WASHINGTON—Seven members of Congress traveled to the OSCE Parliamentary Assembly (OSCE PA) Annual Session in Tbilisi, Georgia last week to demonstrate the U.S. commitment to the principles of the Helsinki Final Act, including respect for human rights and fundamental freedoms. At the Annual Session, which brought together nearly 300 parliamentarians from 54 of the 57 OSCE participating States, the U.S. lawmakers introduced several successful resolutions and amendments targeting current challenges facing the OSCE region, ranging from human trafficking to discrimination and anti-Semitism to the abuse of Interpol mechanisms to target political opponents and activists. The delegation included Helsinki Commission Chairman Rep. Chris Smith (NJ-04), Co-Chairman Sen. Roger Wicker (MS), Commissioner Rep. Robert Aderholt (AL-04), Commissioner Rep. Randy Hultgren (IL-14), Rep. Mike Fitzpatrick (PA-08), Rep. Richard Hudson (NC-08), and Rep. David Schweikert (AZ-06). Rep. Aderholt currently serves as a vice-president of the OSCE PA, while Sen. Wicker was re-elected to a third term as chair of the OSCE PA Committee on Political Affairs and Security, also known as the First Committee, during the annual meeting. Chairman Smith led international lawmakers in battling international human trafficking and child sex tourism through a successful resolution calling on all OSCE participating States to raise awareness of sexual exploitation of children in travel and tourism (SECTT), especially by convicted pedophiles, business travelers, and tourists. Chairman Smith, who serves as the OSCE PA Special Representative on Human Trafficking Issues, also hosted a July 3 briefing on U.S. efforts to prevent SECTT through a new international reciprocal notification system – known as International Megan’s Law – that facilitates timely communications among law enforcement agencies. A second U.S. resolution, authored by OSCE PA Special Representative for Anti-Semitism, Racism and Intolerance and Helsinki Commission Ranking Sen. Ben Cardin (MD), called for action against the anti-Semitic and racist violence sweeping across North America and Europe. The resolution, which passed overwhelmingly, urged members of the OSCE to develop a plan of action to implement its long-standing body of tolerance and non-discrimination agreements, called for international efforts to address racial profiling, and offered support for increased efforts by political leaders to stem the tide of hate across the region. The resolution was fielded by Commissioner Hultgren. Chairman Smith also called on participating States to more effectively prevent and combat violence against European Jewish communities through the introduction of two amendments to the resolution of the OSCE PA General Committee on Democracy, Human Rights and Humanitarian Questions (also known as the Third Committee). His first amendment called for the explicit recognition of the increase in anti-Semitic attacks in the region, while the second encouraged participating States to formally recognize and partner with Jewish community groups. Responding the abuse of Interpol systems for politically motivated harassment by Russia and other members of the OSCE, Co-Chairman Wicker authored a successful amendment to the First Committee resolution, which called on participating States to stop the inappropriate placement of Red Notices and encouraged Interpol to implement mechanisms preventing politically motivated abuse of its legitimate services. The amendment was fielded by Rep. Hudson. During the Annual Session, members of the delegation also offered strong support for important resolutions fielded by other countries, including one by Ukraine on human rights in illegally occupied Crimea and another on the 30th anniversary of the Chernobyl nuclear accident. They voted for a highly relevant resolution on combating corruption fielded by Sweden, and helped to defeat a Russian resolution attacking the Baltic States, Poland and Ukraine in the context of combating neo-Nazism.  U.S. delegates indicated their support for the work of attending Azerbaijani human rights activists, and met with attending members of the Israeli Knesset.  While in Tbilisi, the group also met with several high-ranking Georgian officials, including Prime Minister Giorgi Kvirikashvili; Tedo Japaridze, Chairman of the Foreign Relations Committee, Parliament of Georgia; Mikheil Janelidze, Georgian Minister of Foreign Affairs; and David Bakradze, Georgian Minister of European and Euro-Atlantic Integration.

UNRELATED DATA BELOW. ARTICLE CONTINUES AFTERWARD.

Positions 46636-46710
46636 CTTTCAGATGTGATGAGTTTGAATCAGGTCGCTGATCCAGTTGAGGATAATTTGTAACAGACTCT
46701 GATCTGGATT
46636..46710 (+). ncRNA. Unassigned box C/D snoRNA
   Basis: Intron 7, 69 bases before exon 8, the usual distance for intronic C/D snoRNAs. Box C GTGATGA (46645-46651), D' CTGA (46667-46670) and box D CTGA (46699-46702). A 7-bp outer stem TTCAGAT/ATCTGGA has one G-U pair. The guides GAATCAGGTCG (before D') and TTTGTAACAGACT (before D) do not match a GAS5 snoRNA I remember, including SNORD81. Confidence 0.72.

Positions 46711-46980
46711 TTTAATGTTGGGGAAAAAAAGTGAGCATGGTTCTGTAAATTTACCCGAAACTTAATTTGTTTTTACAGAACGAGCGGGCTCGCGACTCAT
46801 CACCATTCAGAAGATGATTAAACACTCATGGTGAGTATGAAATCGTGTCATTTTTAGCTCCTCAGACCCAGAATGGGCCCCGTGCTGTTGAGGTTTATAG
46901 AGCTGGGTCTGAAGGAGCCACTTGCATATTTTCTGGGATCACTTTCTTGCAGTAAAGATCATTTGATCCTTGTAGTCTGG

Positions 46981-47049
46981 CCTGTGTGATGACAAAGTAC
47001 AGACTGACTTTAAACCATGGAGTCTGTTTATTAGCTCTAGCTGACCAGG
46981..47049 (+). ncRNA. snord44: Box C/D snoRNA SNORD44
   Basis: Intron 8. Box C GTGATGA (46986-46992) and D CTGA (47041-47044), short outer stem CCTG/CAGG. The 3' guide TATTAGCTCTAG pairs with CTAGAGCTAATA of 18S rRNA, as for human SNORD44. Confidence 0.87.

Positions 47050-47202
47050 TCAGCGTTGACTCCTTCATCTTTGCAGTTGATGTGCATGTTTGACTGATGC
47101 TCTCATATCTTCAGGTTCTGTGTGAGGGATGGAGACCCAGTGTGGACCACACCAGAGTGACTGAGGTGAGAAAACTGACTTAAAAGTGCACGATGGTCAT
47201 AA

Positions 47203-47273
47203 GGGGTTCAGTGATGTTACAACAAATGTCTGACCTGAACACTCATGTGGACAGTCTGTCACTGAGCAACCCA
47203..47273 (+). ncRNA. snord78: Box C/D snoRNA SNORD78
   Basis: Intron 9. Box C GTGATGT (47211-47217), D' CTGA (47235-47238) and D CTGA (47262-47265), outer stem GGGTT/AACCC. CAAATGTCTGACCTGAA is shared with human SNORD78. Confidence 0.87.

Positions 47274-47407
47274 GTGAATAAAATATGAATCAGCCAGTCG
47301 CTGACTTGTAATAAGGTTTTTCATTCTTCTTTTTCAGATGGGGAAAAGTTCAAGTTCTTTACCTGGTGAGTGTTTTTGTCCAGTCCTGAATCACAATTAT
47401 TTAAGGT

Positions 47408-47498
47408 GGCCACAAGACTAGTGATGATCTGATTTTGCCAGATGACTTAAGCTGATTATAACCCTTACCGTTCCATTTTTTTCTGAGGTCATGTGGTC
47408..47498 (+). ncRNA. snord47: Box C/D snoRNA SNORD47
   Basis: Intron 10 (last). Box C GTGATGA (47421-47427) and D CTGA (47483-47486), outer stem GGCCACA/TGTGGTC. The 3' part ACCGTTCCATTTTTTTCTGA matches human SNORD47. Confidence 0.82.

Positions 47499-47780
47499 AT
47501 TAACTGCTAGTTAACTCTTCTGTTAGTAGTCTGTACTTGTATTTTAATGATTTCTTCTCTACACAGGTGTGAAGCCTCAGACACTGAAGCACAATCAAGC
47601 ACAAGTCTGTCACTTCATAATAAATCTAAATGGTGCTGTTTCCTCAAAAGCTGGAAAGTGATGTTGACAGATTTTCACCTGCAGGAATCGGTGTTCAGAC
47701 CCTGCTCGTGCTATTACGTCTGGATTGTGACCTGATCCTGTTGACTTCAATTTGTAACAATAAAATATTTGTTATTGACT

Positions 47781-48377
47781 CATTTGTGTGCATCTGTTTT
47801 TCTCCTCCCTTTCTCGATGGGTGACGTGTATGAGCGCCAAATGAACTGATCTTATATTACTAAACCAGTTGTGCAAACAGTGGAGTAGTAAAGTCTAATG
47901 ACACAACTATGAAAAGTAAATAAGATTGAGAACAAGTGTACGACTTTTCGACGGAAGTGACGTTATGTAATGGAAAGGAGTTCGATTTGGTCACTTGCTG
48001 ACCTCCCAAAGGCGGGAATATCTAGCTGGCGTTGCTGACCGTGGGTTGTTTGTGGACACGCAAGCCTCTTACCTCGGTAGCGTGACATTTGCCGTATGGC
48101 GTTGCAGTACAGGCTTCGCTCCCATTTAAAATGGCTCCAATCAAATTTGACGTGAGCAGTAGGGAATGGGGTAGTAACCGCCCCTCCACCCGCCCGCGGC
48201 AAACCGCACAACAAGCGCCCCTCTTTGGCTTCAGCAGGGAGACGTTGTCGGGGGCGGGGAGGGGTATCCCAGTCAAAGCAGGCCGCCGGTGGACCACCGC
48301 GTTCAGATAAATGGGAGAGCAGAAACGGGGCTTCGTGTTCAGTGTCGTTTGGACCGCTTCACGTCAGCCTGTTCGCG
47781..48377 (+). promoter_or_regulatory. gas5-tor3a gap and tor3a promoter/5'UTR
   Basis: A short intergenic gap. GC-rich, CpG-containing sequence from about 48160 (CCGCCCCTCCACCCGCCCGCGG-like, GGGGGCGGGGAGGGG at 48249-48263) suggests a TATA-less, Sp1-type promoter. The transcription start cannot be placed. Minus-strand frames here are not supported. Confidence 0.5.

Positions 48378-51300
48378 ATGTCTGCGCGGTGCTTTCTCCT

• Chairman Smith and Rep. McGovern Introduce “Global Magnitsky Human Rights Accountability Act”